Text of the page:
The Scriblerianne

September 3, 2008

The Problem with Coriolanus

Filed under: entertainment — scriblerienne @ 5:43 pm
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I went to the Nashville Shakespeare Festival’s production of Coriolanus this weekend and left during intermission.  Bad English professor, bad!  But there were several problems with the production that made me ask myself, “Do I need to stay through this?  No.  So why not leave now and beat the traffic?”  So I did.

Problem #1:  Lack of familiarity with the play.  I read Coriolanus back in grad school, and didn’t brush up on it before I went.  So I had to rely on the summary (not a very exciting one) in the program and the language to understand the plot.  Coupled with sound problems, this made it hard for me to follow along.  Now imagine if you’ve never read or heard of this play, and you show up.  Can’t see how it would be very compelling to stick around.

Problem #2:  Although the play’s production seemed based on a mix of Russian post-constructivism and punk rock, I think it would have fared better done in traditional Roman attire.  The values of the play’s characters and themes are antithetical to contemporary American values.  For example, Coriolanus’s mother sounds more giddy and delusional about her son’s wounds, when she should sound austere and proud. We should find her forbidding, even monstrous. The stern values of the Roman republic doesn’t come through in this production.  If HBO’s Rome could make the world of the late republic come to life, this production could have done so also.

Then there’s the problem of audience sympathy. The plebians were played mostly by members of the Nashville Shakespeare Festival’s apprentice program and fresh-faced teenagers do not make threatening plebes.  Also, the direction seemed to want us to feel some sympathy for them.  After all, they’re demanding corn which they believe the aristocracy (the senatorial class) is hoarding–that’s commendable, right?  Well, the problem with this is Coriolanus was written in 1607-08, in an England which saw the mob or common people as political trouble.  They’re not supposed to be sympathetic.  If the plebes had come out in the play’s beginning as demanding and threatening, sneering at the audience “You have a $30 picnic from Whole Foods!  I have nothing!” that would have been a more appopriate tone for the treatment of the mob.  The audience would have understood Coriolanus’s contempt of them.  But that leads to a greater problem:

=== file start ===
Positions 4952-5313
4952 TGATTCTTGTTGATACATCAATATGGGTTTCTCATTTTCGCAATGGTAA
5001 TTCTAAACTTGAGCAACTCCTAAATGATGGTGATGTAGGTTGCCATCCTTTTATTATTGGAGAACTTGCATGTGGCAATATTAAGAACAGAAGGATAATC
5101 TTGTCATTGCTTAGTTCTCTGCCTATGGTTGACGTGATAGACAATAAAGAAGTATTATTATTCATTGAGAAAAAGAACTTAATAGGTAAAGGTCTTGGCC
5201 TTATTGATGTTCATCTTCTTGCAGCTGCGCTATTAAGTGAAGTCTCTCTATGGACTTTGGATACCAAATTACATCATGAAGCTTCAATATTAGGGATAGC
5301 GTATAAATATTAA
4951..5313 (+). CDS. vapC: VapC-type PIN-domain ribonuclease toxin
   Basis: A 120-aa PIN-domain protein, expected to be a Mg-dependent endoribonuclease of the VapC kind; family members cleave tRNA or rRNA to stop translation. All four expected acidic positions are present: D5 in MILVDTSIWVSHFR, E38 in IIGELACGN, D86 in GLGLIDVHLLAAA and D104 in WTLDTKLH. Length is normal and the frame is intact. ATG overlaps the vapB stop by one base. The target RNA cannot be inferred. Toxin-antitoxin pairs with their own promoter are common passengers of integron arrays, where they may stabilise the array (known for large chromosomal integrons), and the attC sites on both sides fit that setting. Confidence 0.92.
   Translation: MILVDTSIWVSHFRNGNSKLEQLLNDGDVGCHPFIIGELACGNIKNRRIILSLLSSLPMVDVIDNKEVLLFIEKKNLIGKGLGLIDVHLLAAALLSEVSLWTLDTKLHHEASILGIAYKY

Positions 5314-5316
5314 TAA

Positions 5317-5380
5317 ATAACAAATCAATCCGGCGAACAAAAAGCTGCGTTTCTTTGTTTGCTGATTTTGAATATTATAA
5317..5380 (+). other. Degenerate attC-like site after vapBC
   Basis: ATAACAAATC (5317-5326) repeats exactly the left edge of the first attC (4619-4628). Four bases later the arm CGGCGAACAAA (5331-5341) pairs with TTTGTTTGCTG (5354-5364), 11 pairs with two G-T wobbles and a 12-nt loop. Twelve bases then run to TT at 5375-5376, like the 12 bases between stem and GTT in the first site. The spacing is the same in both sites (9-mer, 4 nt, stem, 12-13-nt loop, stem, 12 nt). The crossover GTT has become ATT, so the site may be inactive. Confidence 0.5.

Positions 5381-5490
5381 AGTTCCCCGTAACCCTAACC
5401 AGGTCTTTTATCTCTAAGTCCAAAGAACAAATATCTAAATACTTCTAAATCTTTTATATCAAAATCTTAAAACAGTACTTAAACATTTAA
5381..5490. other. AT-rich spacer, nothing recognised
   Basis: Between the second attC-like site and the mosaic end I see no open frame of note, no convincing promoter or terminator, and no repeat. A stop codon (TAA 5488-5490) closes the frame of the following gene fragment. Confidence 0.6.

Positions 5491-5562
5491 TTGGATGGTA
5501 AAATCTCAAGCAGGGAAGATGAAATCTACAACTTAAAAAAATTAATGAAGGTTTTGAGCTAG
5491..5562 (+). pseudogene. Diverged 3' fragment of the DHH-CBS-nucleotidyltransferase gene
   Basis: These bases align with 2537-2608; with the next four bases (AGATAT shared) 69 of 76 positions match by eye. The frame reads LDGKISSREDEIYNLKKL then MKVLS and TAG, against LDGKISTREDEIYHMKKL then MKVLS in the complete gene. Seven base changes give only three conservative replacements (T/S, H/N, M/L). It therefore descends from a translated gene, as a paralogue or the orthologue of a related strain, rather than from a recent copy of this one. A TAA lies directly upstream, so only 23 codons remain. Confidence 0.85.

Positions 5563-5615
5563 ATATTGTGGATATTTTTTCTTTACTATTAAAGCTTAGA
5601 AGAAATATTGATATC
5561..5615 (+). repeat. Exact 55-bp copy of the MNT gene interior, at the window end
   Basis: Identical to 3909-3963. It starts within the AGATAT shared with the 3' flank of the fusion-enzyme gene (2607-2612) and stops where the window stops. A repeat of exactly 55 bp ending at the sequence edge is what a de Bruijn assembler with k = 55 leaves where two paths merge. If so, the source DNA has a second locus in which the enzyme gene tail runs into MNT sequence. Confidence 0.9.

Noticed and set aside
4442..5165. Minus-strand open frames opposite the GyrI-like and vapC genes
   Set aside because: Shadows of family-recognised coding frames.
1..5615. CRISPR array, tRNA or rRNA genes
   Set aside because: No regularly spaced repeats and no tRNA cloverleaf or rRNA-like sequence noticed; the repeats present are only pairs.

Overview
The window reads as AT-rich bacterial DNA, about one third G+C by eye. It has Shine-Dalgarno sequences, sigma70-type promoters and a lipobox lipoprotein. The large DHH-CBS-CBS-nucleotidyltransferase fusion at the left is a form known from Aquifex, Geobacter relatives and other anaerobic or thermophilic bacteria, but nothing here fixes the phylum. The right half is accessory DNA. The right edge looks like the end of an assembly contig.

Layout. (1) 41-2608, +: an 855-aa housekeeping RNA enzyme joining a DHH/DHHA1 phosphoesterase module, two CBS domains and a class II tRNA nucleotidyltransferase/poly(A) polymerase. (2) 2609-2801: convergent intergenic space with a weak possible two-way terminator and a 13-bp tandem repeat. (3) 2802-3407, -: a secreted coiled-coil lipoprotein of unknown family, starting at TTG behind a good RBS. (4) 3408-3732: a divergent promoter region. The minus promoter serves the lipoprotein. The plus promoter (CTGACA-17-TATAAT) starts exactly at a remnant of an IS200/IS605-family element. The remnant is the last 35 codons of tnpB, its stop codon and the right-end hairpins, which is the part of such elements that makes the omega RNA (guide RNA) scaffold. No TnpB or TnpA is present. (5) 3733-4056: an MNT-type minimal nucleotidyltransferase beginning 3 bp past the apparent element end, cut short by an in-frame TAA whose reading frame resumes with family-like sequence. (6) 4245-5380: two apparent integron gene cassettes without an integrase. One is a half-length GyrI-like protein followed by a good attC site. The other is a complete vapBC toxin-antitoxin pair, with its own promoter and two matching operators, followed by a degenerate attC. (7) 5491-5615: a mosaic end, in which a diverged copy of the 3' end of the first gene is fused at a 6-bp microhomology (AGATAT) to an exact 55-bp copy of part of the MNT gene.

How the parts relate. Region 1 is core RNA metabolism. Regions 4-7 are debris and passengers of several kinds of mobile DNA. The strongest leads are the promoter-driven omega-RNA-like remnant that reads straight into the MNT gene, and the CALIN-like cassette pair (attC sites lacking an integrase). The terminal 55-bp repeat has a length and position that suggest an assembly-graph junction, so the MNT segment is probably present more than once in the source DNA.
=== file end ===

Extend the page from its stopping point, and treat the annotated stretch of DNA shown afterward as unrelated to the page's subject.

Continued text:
3.  Conflicting vision.  The Nashville Shakespeare Festival is intended to bring the Bard to a widely varied audience–first-time playgoers, casual Shakespeare fans, families with children, young people etc.  It’s free, it’s out in the park, it’s meant to be a pleasant evening where picnicking is encouraged.  If you have plebians roaming the audience and snarling at them, you disturb the atmosphere.  On the other hand, the co-sponsor of this production, Naked Stages is edgier and more experimental–thus the choice of this play and the production.  They may have wanted to do an edgier production, but the Nashville Shakespeare Festival can’t risk alienating its audience and losing funding.  So this muddied the interpretation of the play.

Last, but not least–Coriolanus?  In the park?  With kids and picnics?  Not gonna work.  This is a Shakespeare connoisseur’s play, not a well-known one with wide appeal.  If you want to introduce kids, young adults and non-playgoers to Shakespeare in a casual atmosphere, stick with the crowdpleasers:  Midsummer Night’s Dream, As You Like It, Twelfth Night.  If you want to do something more serious, try Hamlet, Othello, Macbeth–well-known tragedies.  Do The Tempest if you want some depth, fantasy and spectacle.  If you know your mission, stick to it, even if it chafes your experimental urges.  Save those for the winter.

On the other hand,  the evening was not entirely a disappointment.  I got to go to Centennial Park, which I haven’t visited in a while.  I had forgotten how lovely it is, like Central Park’s small-town baby sister.


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